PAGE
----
Now right off the bat it should be said that there is quite a bit at play in this slice of cinema. Indeed not only is this slice of cinema operating with a bit of a caustic glimpse at a future for our species where the blending together of the human body and soulless machinery are becoming more and more commonplace, but then it also manages to combine this with an astonishingly delicate look at a group of people who are stuck in this new world as well as a bleak yet witty assessment of the things that entertain people. Suffice it to say that is quite a lot in terms of narrative material for a single film to unpack so imagine my delight and surprise to see that this slice of cinema manages to pull it off in a manner that is equal parts gallows humor, visceral, surprising, but also weirdly moving respectively. Put another way dear reader: this is a slice of cinema that is very much a David Cronenberg film through and through to say nothing of a trip for the mind that the sights shown to you might make your stomach turn. More than that, it is a slice of cinema that, with the aid of a conclusion that is very much the definition of cryptic, manages to actually be quite terrifying in what it seems to be suggest about this possible future without going into full-blown horror film territory. With that said though, this quite enigmatic analysis on willing human altering is one that contains thematic concepts that its scribe-helmer has been operating with for basically his whole career. In that regard therefore, this slice of cinema could very well be viewed as a totality of the body horror subgenre of movie magic that Cronenberg is highly seen as one of the founding fathers of. Sure as previously mentioned he may have wrote this film’s script over twenty years ago and sure in a lot of aspects it feels like a companion to a movie he helmed in 1999 known as ExistenZ. Yet if you choose to view it through the prism of Cronenberg’s filmography, you will find that as its own distinct entity, this slice of cinema is an unnerving yet riveting glimpse at human metamorphosis in a world gone topsy-turvy even if it’s not quite up to par with the best that Cronenberg has given. Now in terms of other components behind the camera, I am aware that this slice of cinema wasn’t the best shooting situation in the world. However, even though the cap on both time and finances does appear at points this slice of cinema is still fairly well done. Indeed this starts with the production design department which does a terrific job at utilizing the ravaged locales to the fullest extent possible for the narrative while also brilliantly bringing the various tools described on the page and essential to the story being told so vividly to life. Yet when you also take the time to factor in a musical accompaniment that is the very definition of appropriately atmospheric let alone vehement and strong work from the editing department that strengthens the tone of the film considerably, there is no denying that behind the camera this most assuredly is a highly competently made film.

Now the other key ingredient in this distinct cinematic mix that helps it work as well it should is undoubtedly the work done by the film’s talented cast of players who are most assuredly on the same wave length as Cronenberg in regards to what he is trying to achieve with this film. This starts with two of Cronenberg’s regular on-screen partners in crime (or dare I say his cronies?) in the forms of Viggo Mortensen and Don McKellar respectively and they both, unsurprisingly, are fantastic. Indeed in the role of Saul, we see that Mortensen manages to beautifully play the guy in such a way that at first we may see him in one light, but as the film goes on starts to shed a few layers and thus by film’s end reveal a character that is actually more complex than first blush may have suggested. As for McKellar he is also pretty good in the role of Wippet complete with a lot more snark and giggle than most of the other characters in this universe. Now in terms of new kids on the Cronenberg block, we see that Seydoux is absolutely magnetic in this in her role and, in a very perverse way, she and Mortensen actually have really good chemistry together while Speedman proves to be a terrific blend of both distressed yet also driven with his respective character. Now I’m not going to lie: I did enjoy the performance given in this by Kirsten Stewart even though for some it might be a bit too much. With that said though, the goal with this performance was she is being asked to showcase how insanely passionate a groupie for something can be and in that respect she gives a performance that is fairly on point with both the rest of the cast and the world of the film respectively.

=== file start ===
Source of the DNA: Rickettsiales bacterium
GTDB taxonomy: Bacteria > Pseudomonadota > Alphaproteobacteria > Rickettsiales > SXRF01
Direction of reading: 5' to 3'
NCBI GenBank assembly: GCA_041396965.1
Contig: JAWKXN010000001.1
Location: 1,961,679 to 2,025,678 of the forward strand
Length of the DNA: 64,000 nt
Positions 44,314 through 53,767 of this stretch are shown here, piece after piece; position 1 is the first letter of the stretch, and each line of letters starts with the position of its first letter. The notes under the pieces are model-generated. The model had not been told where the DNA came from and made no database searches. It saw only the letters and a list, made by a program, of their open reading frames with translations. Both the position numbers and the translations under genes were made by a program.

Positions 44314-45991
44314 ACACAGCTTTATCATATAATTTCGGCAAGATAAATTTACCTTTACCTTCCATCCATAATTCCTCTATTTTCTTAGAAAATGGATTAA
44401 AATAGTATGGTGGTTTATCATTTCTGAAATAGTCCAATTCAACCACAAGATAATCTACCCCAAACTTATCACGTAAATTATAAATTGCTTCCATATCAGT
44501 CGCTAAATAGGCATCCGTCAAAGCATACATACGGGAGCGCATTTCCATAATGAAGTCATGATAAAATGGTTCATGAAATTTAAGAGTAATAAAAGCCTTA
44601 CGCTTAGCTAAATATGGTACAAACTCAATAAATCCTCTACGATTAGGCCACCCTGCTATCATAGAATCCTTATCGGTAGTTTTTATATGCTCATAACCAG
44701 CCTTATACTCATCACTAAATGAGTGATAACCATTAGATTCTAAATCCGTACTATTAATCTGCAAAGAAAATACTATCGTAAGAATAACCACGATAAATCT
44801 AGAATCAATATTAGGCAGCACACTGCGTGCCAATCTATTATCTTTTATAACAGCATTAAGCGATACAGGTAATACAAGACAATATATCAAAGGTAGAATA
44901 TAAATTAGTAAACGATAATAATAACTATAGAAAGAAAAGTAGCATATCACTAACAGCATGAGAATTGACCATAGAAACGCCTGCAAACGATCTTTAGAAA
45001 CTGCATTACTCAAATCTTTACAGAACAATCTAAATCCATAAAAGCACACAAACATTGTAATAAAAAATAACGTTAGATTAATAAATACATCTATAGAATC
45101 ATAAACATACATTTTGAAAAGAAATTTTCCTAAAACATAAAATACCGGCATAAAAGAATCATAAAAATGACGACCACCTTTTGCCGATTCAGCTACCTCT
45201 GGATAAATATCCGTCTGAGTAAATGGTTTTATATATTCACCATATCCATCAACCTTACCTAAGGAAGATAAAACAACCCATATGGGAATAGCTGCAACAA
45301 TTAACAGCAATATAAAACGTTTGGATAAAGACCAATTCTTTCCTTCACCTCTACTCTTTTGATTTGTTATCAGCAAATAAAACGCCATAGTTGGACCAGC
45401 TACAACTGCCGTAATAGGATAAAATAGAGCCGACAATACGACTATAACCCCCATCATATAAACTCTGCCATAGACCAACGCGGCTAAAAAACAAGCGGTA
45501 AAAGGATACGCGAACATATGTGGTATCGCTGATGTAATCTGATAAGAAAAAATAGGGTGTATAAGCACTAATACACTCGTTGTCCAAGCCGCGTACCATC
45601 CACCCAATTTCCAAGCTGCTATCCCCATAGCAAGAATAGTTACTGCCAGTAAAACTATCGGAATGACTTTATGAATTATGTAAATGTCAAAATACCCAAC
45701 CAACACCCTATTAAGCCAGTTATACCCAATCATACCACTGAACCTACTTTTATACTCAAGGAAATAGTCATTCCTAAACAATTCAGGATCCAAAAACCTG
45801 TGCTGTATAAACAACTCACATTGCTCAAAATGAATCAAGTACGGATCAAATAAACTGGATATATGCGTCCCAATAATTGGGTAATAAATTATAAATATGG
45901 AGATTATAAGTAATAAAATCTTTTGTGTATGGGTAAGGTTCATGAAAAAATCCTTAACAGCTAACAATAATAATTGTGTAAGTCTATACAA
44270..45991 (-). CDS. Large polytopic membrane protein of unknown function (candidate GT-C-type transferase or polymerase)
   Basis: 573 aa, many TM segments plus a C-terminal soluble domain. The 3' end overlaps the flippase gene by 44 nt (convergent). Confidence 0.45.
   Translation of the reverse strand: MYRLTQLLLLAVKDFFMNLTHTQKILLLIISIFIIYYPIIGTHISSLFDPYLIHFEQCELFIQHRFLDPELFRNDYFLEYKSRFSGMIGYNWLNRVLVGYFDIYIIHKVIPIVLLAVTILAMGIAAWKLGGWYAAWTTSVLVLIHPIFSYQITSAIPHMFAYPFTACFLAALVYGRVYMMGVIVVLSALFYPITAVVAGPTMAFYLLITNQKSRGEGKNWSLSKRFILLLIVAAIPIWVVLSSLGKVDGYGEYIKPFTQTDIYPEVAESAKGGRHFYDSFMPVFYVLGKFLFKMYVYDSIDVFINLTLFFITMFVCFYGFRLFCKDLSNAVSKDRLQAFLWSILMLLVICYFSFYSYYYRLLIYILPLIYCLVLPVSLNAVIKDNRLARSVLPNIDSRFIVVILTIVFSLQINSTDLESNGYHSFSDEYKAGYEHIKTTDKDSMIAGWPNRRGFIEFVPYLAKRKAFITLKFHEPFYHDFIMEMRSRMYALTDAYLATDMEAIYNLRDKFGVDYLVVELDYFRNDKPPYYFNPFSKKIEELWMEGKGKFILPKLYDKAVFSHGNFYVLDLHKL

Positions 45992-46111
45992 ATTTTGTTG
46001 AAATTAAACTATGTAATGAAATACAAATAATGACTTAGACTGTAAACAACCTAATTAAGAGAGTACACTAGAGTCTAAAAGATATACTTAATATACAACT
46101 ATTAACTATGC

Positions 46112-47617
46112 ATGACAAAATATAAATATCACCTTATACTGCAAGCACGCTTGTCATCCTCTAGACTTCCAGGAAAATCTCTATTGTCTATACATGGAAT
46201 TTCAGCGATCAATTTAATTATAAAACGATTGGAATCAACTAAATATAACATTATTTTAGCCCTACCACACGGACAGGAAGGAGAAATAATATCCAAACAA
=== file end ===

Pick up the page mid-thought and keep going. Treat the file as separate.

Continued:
All in all if you should make the choice to compare this head-on to a lot of the earlier entries in Cronenberg’s distinct filmography, then I think you might be a teeny tiny bit dismayed by what you get with this film. In all fairness though from a design perspective, the fact that so much filmmaking is done digitally to say nothing of the current state of affairs in the world around us just doesn’t permit for Cronenberg to make slices of cinema that are as palpable or that were shot as the ones he was able to gift audiences back in the 70s and 80s respectively. With that in mind though, the vibe of feeling like you are in a waking nightmare placed side by side with you really questioning if what you are seeing unfold is something that you should in fact be seeing in the first place that only Cronenberg can bring to the cinematic table is thankfully very much alive and well in this (aided immensely herein by the work of both a truly talented cast and crew). Suffice it to say there is no denying that Cronenberg has received a fair amount of praise for the work he has given audiences, but at the end of the day I still feel like, no matter what, he still doesn’t get appreciated as much as he ought to for being one of the most distinct cinematic voices of his or any other generation of cinematic wizardry. Indeed I really can’t think of anyone who would put to the screen the things that David Cronenberg has managed to, and while some surely might not know what to make of his work, I for one sincerely hope he continues to keep giving audiences ooey-gooey yet also intelligently twisted slices of cinema like this one for the foreseeable future plus at least 30 more years on top of that. Make of that what you will dear reader. On a scale of 1-5 I give Crimes of the Future “2022” a solid 3.5 out of 5.